China’s First Space Station Crew is Back From Orbit

On Friday, Sept. 17th, three Chinese astronauts returned safely from space following a three-month stay aboard the new Tiangong space station. This was a major milestone for the Chinese Manned Space (CMS) program, which beats its previous record for the longest crewed mission to space. Whereas the Shenzhou 11 mission (2016) lasted 33 days, the crew of Tang Hongbo, Nie Haisheng, and Liu Boming spent a total of 92 days in orbit.

The astronauts successfully landed in their Shenzou 12 capsule at the Dongfeng Landing Site, located in the Gobi Desert in the autonomous region of Inner Mongolia. According to a statement issued by the CMS, the astronauts safely exited the capsule and were in good physical condition. They were then flown to Beijing on a mission plane, where they were greeted by Li Shangfu, the commander of China’s crewed space project and the project leaders.

The search and rescue team inspecting the Shenzhou 12 capsule after the astronauts exited the vehicle. Credit: Xinhua

As the state-run Xinhua News Agency stated in a recent press release:

“Three Chinese astronauts, the first sent to orbit for space station construction, have completed their three-month mission and returned to Earth safely on Friday. The return capsule of the Shenzhou-12 manned spaceship, carrying astronauts Nie Haisheng, Liu Boming, and Tang Hongbo, touched down at the Dongfeng landing site in north China’s Inner Mongolia Autonomous Region, according to the China Manned Space Agency (CMSA).”

The three astronauts launched in June and were the first of four planned crewed missions to the station during the construction period (which is expected to be complete sometime in 2022). This was China’s first crewed mission to space in five years and represented multiple milestones for the China National Space Administration (CNSA). For one, the astronauts conducted several important station-related tasks while aboard the station.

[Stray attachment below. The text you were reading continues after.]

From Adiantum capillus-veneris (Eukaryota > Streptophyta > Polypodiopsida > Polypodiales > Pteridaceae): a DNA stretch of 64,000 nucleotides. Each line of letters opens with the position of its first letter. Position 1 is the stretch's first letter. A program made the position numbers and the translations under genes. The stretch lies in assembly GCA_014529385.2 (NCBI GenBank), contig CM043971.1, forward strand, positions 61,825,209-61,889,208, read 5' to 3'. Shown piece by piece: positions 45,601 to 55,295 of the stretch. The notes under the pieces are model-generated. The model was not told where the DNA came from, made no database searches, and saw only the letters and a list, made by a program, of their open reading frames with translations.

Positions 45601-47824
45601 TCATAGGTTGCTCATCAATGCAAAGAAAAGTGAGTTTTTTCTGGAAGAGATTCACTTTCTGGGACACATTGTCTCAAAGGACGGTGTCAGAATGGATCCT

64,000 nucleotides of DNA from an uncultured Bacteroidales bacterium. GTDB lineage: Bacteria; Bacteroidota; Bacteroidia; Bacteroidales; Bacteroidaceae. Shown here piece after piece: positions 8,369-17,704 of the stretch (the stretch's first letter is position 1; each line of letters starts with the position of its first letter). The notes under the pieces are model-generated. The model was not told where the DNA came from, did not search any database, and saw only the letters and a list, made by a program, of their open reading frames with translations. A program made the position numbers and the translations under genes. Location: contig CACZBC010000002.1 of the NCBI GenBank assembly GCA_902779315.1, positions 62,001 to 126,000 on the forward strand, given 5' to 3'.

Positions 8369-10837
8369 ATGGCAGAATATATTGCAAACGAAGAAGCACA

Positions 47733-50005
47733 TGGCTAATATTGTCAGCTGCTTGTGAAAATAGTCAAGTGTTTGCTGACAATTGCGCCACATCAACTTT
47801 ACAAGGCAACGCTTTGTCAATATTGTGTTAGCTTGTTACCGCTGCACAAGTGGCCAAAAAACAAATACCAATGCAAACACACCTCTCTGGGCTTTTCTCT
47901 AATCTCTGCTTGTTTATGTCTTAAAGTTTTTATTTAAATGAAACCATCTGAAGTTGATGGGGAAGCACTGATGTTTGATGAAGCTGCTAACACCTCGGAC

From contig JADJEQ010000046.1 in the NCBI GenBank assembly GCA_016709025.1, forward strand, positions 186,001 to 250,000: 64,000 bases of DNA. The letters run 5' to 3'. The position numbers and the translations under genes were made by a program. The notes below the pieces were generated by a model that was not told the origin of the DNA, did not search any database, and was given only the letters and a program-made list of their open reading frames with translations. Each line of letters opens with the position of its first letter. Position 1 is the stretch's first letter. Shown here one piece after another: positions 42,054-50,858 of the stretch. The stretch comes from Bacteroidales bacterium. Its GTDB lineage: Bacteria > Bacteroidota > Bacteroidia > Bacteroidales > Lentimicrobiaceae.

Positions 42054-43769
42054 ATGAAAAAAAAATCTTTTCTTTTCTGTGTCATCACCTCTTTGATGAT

“During the orbiting flight, two astronaut out-of-vehicle activities were carried out, and a series of space science experiments and technical tests were carried out,” said the CMS in another statement. “In orbit, the key technologies for the construction and operation of space stations such as rail repairs [sic]. The complete success of the Shenzhou 12 manned mission has laid a solid foundation for the construction and operation of the subsequent space station.”

The Shenzhou 12 space capsule landing in the Gobi desert. Credit: Xinhua

This mission was also the first time personnel were dispatched from the Dongfeng Landing Field to perform a search and recovery mission involving a crewed spacecraft. But most importantly, this was the first mission to the Tiangong (“Heavenly Palace”) space station since it was launched in April of 2021. This third-generation habitat builds on the experiences learned from the Tiangong-1 and Tiangong-2 stations.

The space station currently consists of the Tianhe Core Module (“Harmony of the Heavens”), which will be augmented with the addition of the Laboratory Cabin Modules (LCMs). These consist of the Wentian (“Quest for the Heavens”) and Mengtian (“Dreaming of the Heavens”) modules, which are scheduled to launch during the summer of 2022. Once these are integrated, China hopes to conduct a full range of scientific experiments and research in orbit.

These activities are meant to rival those that have been conducted aboard the International Space Station (ISS), which has been in orbit for 22 years and is due to be decommissioned by 2024 at the earliest. While it is unclear if the Tiangong space station will remain in orbit that long (or after the ISS retires), it is clear that China plans to maintain a space station in orbit indefinitely.

Further Reading: digitaltrends, Xinhua

Matt Williams

Matt Williams is the Curator of Universe Today's Guide to Space. He is also a freelance writer, a science fiction author and a Taekwon-Do instructor. He lives with his family on Vancouver Island in beautiful British Columbia.

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